We might, therefore, introduce a distinction between more perfect redemptions & salvations (as Scotus introduced for the Immaculate Conception, which I, then, analogously applied to post-mortem, eschatological anthropology) and more perfect creatures, in and of themselves, ontologically. The former apply, beatitudinally, while the latter would apply, essentially & existentially, except for the fact that it does not, since the intrinsic value of persons is already & ever absolute.

Transformation, therefore, refers to sanctification & glorification, growing as holy as He would desire & passing from glory to glory in eternal beatitude, as one’s will might self-determine vis a vis its desired aesthetic scope.

Does this trivialize mortal sin? Does it sanction quietism? Does it amount to an insidious indifferentism? Does it obviate soteriological discourse?

Let’s foreground the distinctions I’ve introduced above.

As St John of the Cross pointed out, God’s creatio continua holds the soul in existence even in mortal sin. What’s placed in jeopardy is never the absolute intrinsic value of the person’s existence, only its own extrinsic realizations of other values (that are also of absolute intrinsic value, in and of themselves, i.e. Truth, Beauty, Goodness, Love & Freedom, the pursuits of which are their own rewards).

Here, the quest, itself, becomes one’s grail, the journey – one’s destination, the sitting – one’s consolation.

This is because, naked personal existence, itself, only ever pursues any values, via transformative value pursuits, because, in and of itself, it already constitutively & necessarily possesses them in goodly measure, precisely by already abundantly participating in that & Whom it would to possess, but is already possessed by. Thus it’s really only aspiring to be (and do) who it abundantly is already, only ever more fully, i.e. superabundantly.

A person, eternally being, could never be annihilated through self-determination & wouldn’t so be since the divine fiat, which has deemed it intrinsically good, has already deemed its existence fitting per divine esse intentionale. In so doing, such a personal act of existence was limited by divine logoi, one of which mirrors, via its determinate esse intentionale, a radical freedom – not of ontological density or aesthetic depth or intensity, but – of aesthetic breadth or scope.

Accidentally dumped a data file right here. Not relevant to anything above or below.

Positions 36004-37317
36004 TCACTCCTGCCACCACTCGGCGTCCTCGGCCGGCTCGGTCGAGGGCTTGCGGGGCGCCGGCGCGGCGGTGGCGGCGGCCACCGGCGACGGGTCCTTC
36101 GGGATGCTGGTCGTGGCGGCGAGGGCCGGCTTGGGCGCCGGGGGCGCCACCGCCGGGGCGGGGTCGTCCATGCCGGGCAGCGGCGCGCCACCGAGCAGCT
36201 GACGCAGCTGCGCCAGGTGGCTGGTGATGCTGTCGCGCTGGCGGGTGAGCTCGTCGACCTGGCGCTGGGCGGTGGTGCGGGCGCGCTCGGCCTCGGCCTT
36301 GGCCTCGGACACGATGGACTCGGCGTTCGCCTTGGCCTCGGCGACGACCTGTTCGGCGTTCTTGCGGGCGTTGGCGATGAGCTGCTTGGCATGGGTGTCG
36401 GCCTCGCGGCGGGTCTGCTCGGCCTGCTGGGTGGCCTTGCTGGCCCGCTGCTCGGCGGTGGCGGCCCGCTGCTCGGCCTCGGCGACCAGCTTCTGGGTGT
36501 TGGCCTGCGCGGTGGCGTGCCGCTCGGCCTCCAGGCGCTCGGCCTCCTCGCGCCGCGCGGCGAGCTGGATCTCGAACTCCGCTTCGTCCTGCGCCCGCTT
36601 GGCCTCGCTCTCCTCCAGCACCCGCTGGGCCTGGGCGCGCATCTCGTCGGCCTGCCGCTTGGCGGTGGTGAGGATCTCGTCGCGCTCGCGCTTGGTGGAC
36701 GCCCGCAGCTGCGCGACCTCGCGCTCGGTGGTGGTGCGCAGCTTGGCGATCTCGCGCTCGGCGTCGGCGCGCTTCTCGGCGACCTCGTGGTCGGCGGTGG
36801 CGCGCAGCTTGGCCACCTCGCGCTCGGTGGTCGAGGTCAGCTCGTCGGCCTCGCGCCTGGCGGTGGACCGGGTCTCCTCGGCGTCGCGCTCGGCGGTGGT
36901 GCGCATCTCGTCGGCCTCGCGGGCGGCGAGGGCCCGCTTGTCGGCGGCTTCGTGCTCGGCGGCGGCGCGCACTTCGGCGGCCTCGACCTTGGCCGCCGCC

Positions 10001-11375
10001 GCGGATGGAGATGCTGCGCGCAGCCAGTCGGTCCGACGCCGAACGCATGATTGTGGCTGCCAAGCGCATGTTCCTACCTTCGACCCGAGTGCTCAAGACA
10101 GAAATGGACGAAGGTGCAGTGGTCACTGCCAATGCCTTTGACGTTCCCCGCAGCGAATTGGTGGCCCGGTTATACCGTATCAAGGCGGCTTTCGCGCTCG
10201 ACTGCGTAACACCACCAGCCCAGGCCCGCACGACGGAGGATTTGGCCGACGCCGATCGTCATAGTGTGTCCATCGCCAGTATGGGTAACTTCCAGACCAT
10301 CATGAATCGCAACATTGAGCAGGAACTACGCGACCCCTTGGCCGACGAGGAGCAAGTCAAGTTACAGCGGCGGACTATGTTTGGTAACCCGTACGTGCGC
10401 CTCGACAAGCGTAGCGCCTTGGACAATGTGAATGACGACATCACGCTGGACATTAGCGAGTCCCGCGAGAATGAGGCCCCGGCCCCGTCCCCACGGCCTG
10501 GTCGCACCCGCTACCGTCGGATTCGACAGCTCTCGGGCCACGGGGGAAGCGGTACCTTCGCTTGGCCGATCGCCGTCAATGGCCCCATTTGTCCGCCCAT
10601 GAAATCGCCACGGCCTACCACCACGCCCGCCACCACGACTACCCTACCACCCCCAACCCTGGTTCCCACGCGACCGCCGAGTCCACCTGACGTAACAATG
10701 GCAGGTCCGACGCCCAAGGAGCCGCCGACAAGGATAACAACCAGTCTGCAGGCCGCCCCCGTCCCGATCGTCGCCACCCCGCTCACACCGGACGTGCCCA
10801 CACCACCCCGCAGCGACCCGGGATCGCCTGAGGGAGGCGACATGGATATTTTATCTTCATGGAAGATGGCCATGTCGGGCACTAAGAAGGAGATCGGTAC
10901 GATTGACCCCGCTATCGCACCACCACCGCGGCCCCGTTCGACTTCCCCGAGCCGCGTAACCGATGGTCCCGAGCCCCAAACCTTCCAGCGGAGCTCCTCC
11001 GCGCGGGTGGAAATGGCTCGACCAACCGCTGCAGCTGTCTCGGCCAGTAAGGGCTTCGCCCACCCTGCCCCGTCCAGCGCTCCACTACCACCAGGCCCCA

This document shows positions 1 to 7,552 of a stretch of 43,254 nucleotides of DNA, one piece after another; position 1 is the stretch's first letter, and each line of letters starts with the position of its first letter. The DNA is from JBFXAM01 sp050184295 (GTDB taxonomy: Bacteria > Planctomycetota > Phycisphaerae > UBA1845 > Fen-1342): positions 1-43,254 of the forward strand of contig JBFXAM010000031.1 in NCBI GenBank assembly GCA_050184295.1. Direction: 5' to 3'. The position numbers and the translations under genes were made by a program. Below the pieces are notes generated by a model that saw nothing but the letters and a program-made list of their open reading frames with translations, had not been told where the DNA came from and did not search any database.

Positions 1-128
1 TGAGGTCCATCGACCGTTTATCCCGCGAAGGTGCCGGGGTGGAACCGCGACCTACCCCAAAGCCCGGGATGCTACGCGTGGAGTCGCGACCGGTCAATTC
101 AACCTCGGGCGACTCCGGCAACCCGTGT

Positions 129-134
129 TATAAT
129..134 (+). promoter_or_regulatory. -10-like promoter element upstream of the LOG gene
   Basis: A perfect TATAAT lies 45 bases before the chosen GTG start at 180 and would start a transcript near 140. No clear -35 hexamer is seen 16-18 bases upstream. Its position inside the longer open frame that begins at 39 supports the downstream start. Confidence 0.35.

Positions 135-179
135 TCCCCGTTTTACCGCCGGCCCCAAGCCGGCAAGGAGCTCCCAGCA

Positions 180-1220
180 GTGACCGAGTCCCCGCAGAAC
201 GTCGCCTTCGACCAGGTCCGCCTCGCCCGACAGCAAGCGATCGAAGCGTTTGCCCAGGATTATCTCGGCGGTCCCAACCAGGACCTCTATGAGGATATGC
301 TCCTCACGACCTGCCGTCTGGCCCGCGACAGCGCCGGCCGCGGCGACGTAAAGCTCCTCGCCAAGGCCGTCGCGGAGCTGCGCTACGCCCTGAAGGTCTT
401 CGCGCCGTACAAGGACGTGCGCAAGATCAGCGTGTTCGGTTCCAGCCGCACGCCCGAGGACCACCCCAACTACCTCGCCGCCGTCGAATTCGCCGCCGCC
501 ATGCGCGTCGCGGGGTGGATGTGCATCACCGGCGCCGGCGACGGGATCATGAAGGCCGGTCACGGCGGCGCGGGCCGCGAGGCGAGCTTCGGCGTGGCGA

Whether or not, after having crossed a sufficient (or even closed an essential) epistemic distance, this aesthetic scope remains irrevocably intact (a Maximian hypothesis) or irreversibly frozen (a Thomist hypothesis), the naked personal existent nevertheless “enjoys” its constitutive & abundant possession of and participation in Truth, Beauty, Goodness, Love & Freedom, by virtue of an essential (naturale) participation, always journeying (intentionale) in Being, itself, beyond all being, because it’s never self-determined in its esse naturale, whether or not it happens to also be self-determined in its intentionale (via irrevocability or irreversibility).

It would seem exceptional, when anyone would forego (or appear, somehow, indifferent to) superabundance, settling into a quietistic stance. At the same time, a nevertheless abundant life would be sustained precisely by the soteriological efficacies that reach all, for all have been redeemed. Some do enjoy, via a self-determined aesthetic scope (limited in potency only by divine logoi) a superabundant beatitude.

What, then, of mortal sin? Even if that state somehow irreversibly freezes one’s determinate esse intentionale (foreclosing the possibility of any expansion of an essential, minimalist aesthetic scope), such as via an epistemic closure in a particular judgment, it cannot annihilate one’s essential existence or its absolute intrinsic value, personal dignity & extrinsic worth, as eternally loved by God & others, all expecting absolutely nothing in return.